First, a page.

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Wrenshall board disciplines someone, but who?

 

August 26, 2022



There were more questions than answers Wednesday, Aug. 24, when the Wrenshall school board agreed to discipline an employee during a specially called meeting.

The meeting was planned to review results of a personnel investigation which began earlier this summer involving the school’s information technology director, Jaime Hopp, and superintendent Kim Belcastro.

The board met in closed session for three hours. Afterward, it declined to name who it was disciplining.

But since the disciplinary resolution voted on by the board authorized Belcastro or a person of her choosing to issue the disciplinary action, the audience was left to make assumptions.

The vote to discipline was 4-1, with board member Jack Eudy voting against discipline and board member Cindy Bourn abstaining. Board chair Misty Bergman and board member Debra Washenesky both said during their votes in favor of disciplinary action that they did so with “a heavy heart.”

The board also voted to spend $3,000 more to “proceed with completing an investigation report addressing issues discussed in special session.” The added money is beyond a $10,000 cap the board first approved for the investigation.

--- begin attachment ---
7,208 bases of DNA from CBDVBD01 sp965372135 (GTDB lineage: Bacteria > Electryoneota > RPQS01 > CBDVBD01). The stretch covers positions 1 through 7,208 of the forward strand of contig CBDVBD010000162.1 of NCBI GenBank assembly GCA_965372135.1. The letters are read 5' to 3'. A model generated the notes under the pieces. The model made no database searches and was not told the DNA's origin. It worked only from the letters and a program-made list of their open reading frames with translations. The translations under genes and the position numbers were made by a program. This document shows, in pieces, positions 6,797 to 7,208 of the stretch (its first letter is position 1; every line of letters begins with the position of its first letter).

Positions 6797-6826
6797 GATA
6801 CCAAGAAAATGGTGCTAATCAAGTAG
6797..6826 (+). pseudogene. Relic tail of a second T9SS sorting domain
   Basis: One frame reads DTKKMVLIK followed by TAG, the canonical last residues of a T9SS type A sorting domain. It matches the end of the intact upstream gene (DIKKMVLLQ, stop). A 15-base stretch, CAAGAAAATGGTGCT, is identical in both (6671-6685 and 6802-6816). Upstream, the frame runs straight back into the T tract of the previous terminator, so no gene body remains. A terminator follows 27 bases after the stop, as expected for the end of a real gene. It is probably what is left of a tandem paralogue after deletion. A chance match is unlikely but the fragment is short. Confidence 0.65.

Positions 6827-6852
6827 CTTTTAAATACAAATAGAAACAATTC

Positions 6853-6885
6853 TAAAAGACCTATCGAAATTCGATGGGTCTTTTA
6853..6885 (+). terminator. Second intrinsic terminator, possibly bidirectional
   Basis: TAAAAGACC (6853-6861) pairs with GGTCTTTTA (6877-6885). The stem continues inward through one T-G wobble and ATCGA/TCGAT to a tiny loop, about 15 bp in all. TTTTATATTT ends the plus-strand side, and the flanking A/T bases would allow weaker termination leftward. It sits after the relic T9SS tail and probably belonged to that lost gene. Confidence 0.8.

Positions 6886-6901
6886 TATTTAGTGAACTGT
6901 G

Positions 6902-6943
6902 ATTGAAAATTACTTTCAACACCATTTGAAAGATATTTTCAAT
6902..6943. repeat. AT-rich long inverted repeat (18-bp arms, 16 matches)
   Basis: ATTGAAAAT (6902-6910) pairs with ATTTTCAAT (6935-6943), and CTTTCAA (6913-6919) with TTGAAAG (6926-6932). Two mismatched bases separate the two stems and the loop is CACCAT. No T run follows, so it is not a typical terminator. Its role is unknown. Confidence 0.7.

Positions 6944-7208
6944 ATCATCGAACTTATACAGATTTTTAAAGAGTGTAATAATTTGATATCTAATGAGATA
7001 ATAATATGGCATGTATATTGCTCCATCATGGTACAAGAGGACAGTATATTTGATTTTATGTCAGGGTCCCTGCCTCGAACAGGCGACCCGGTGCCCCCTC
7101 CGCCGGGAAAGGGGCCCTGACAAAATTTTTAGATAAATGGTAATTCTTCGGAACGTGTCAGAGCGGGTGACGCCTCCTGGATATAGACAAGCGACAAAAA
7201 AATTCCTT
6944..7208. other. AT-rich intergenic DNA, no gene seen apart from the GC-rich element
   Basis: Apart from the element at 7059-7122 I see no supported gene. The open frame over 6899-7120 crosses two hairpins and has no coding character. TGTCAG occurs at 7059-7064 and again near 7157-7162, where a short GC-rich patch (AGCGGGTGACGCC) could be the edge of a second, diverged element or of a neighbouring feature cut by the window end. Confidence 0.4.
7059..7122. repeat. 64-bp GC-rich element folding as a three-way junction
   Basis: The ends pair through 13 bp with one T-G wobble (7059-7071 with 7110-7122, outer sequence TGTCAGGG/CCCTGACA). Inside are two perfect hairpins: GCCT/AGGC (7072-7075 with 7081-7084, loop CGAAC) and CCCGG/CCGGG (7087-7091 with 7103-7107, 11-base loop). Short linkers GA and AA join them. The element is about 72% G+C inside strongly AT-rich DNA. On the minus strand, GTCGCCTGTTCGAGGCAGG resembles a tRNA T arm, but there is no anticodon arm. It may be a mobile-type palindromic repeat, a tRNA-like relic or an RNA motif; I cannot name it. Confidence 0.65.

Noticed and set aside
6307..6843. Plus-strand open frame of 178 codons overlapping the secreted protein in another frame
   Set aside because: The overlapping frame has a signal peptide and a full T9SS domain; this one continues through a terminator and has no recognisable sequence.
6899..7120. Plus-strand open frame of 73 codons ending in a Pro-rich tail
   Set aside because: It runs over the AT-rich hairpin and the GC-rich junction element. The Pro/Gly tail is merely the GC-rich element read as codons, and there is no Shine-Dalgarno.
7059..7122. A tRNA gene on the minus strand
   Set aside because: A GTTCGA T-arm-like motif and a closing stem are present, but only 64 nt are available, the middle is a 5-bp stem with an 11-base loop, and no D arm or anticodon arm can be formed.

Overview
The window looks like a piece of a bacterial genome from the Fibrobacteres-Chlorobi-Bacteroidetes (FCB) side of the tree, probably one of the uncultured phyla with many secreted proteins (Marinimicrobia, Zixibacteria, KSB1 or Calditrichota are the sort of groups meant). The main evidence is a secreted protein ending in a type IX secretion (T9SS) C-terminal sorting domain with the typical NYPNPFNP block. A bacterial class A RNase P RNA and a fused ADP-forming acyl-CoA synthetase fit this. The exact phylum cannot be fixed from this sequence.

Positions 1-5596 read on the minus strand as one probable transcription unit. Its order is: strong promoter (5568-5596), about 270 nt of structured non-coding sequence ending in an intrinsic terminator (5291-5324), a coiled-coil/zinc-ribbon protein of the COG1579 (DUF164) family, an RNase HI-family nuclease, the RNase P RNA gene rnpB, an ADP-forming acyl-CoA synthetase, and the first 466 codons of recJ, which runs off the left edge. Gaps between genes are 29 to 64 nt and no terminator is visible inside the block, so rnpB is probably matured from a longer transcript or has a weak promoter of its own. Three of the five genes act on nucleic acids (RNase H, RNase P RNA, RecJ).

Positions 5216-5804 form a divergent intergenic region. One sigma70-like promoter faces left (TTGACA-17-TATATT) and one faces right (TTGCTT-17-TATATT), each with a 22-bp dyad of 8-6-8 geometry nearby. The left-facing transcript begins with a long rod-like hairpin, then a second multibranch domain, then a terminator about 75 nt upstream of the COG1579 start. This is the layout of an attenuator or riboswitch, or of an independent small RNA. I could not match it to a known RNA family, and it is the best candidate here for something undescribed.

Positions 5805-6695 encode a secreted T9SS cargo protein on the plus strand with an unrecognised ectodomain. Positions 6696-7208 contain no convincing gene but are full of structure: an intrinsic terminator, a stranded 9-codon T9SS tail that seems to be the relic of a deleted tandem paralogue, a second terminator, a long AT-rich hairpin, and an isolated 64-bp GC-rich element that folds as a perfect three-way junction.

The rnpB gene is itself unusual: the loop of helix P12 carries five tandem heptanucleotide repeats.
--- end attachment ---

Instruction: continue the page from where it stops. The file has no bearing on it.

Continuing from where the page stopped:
“I’m more confused than when I came in,” said Cheryl Ankrum, 73, of Wrenshall, who described herself as a 35-year educator. “I don’t think there was any clarity here.”

Hopp is alleged to have profanely alluded to “killing” the district superintendent while in the staff lounge in June. Another district employee overheard the comment, which superintendent Kim Belcastro later reported to Carlton County authorities. Hopp is not under criminal investigation and never has been.

The school’s attorney, John Edison, said the personnel information would remain private until “final disposition” of the discipline, meaning until the action is delivered and the employee signs off on it.

Counterclaims made against Belcastro meant she was also included as one of the school district employees being investigated.

Ankrum was among a dozen or so community members, teachers and school board candidates who endured the lengthy closed session.

“Who was it against?” Ankrum wondered about the disciplinary action. “(Also) they’re still investigating? If it was both related, how could you not do both at the same time?”

Bergman, spokesperson for the board, and Edison declined to take questions following the meeting, encouraging the Pine Knot to submit further questions in writing.

Details of the disciplinary action were also shielded in the board resolution.

It’s also not clear if Wednesday’s actions will result in Hopp being allowed to return to work. She’s been on leave throughout the investigation, a measure that has cost the district unknown additional dollars in filling her duties with both contractors and other school personnel.

The vote to apply more funding to complete the investigation was unanimous, 6-0.

The board meets again Sept. 7 for its committee of the whole meeting, followed by a regular monthly board meeting Sept. 12.

Editor’s note: The spelling of Cheryl Ankrum’s name was corrected. The story was updated Aug. 29, 2022, and first published Aug. 26, 2022.

 
 

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